July 19, 2019
How Feminists Resisted Prisons and Policing in the 1970sBreaking News
tags: feminism, prisons, policing
Emily Thuma’s new book, All Our Trials: Prisons, Policing, and the Feminist Fight to End Violence, presents a history of grassroots feminist organizing during the 1970s against gender violence and the carceral state. The following excerpt is from the introduction.
Washington, D.C.’s first-ever March to Stop Violence Against Women kicked off just after dusk on April 29, 1978. A boisterous crowd of roughly eight hundred people — diverse in age, race, class, gender, and sexual identity — snaked through the city’s adjacent neighborhoods of Adams-Morgan and Dupont Circle. The marchers carried flashlights, whistles, and handmade signs, and their chants articulated the event’s central message of “self-determination for women, power for women, [and] self-defense for women.” An extensive list of principles and demands drawn up by the organizers advocated “community sanction” for rape and abuse and solutions “involving empowerment of women, education of men, and community action” rather than “criminal justice.” The demonstration represented a coalitional effort between three organizations: the D.C. Rape Crisis Center; the Task Force on Abused Women of the Women’s Legal Defense Fund; and the “open-membership, action-oriented” D.C. Area Feminist Alliance. More than sixty other local groups endorsed the statement of principles and demands. The march was the culmination of the city’s first annual Anti-Rape Week, a community education project organized by the black feminist leadership of the Rape Crisis Center.
Once gathered at Dupont Circle Park, the demonstrators listened to an array of speakers and musicians. Among them was Linda Leaks, who delivered “revolutionary greetings” from Dessie Woods, a black woman serving a twenty-two-year prison sentence in the State of Georgia for killing an armed white man who had attempted to rape her and her friend. Leaks, a local member of Woods’s national defense committee, told the crowd that the incarcerated woman’s story belonged to a long legacy of white men’s sexual violence against black women that was rooted in chattel slavery. Just a month earlier, Rape Crisis Center staff members Deirdre Wright and Nkenge Touré had traveled to the Georgia Women’s Institute of Corrections to interview Woods as part of the center’s work to help disseminate her story and urge feminists and other progressive people to take action on her behalf. To the organizers of the march, Woods’s case, and others like it, exemplified the need for a feminist antiviolence agenda that took seriously the perilous entwinement of racism, classism, and sexism in the criminal legal system.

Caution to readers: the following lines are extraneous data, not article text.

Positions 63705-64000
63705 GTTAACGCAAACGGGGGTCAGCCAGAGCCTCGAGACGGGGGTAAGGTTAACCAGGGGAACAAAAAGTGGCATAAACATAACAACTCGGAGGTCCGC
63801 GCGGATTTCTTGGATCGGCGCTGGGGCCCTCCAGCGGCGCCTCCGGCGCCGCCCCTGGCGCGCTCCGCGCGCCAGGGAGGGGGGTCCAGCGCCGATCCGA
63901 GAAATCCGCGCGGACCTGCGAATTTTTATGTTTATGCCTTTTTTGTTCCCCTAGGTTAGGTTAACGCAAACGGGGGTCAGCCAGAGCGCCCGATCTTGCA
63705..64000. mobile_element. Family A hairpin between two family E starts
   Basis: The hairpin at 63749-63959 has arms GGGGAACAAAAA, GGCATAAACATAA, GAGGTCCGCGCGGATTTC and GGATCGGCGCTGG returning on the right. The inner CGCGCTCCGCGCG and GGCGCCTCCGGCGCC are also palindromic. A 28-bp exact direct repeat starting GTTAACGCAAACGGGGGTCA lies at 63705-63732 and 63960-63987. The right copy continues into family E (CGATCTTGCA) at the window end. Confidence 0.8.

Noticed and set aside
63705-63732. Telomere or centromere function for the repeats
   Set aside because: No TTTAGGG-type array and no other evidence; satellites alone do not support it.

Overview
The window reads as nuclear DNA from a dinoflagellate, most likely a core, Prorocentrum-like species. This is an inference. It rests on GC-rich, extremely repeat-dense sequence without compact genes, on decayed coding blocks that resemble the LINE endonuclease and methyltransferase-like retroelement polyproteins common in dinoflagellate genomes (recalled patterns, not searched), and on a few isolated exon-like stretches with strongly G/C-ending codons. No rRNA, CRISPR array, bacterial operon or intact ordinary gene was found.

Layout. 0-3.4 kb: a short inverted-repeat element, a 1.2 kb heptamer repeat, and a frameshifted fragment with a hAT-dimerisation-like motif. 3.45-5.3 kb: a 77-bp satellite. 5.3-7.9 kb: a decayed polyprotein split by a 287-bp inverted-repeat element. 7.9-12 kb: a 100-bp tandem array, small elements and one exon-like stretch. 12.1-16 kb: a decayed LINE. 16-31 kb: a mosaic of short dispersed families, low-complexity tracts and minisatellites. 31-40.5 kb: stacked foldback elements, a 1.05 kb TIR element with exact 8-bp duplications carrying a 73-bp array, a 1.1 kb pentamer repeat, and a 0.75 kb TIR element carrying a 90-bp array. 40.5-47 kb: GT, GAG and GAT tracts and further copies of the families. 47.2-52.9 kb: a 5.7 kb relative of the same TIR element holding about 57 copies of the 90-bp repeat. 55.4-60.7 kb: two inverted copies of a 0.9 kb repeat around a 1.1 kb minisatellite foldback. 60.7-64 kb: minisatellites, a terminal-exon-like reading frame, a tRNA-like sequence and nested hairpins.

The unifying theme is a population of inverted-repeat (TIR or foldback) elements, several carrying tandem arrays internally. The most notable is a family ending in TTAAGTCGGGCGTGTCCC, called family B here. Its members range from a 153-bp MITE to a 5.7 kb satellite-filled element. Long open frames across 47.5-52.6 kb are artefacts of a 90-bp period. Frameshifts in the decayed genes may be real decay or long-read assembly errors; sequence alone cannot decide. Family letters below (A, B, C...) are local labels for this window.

All Our Trials: Prisons, Policing, and the Feminist Fight to End Violence is a history of activism by, for, and about incarcerated domestic violence survivors, criminalized rape resisters, and dissident women prisoners in the 1970s and early 1980s. Across the United States, in and outside of prisons, grassroots women activists participated in collective actions that illuminated the interconnections between interpersonal violence against women and the racial and gender violence of policing and imprisonment. These mobilizations were spearheaded by radical women of color and antiracist white women, many of them lesbian-identified. They cultivated a distinctive left antiviolence politics that was defined by a critique of state violence; an understanding of race, gender, class, and sexuality as mutually constructed systems of power and meaning; and a practice of coalition-based organizing. This book traces the political activities and ideas that constituted this anticarceral feminism and demonstrates that it shaped broader debates about the root causes of and remedies for violence against women. It also reveals the important role of this activist current in the making of a prison abolition movement in the 1970s.
Anticarceral feminist politics grew in the cracks of prison walls and at the interfaces between numerous social movements, including those for racial and economic justice, prisoners’ and psychiatric patients’ rights, and gender and sexual liberation. Through the process of building coalitions that transected these social justice struggles, the activists at the center of this study produced a broad and layered understanding of “violence against women” that encompassed the structural violence of social inequalities, the violence of state institutions and agents, and interpersonal forms of violence, including rape, battering, and sexual coercion. This expansive analysis directly clashed with the “tough-on-crime” ethos of the 1970s and the mainstream women’s movement’s increasing embrace of criminalization as a frontline solution to interpersonal violence. As this history demonstrates, violence against women was — as it still is — a highly charged political claim rather than a transparent descriptor, and the ascendency of a law-and-order feminism was a deeply contested process.
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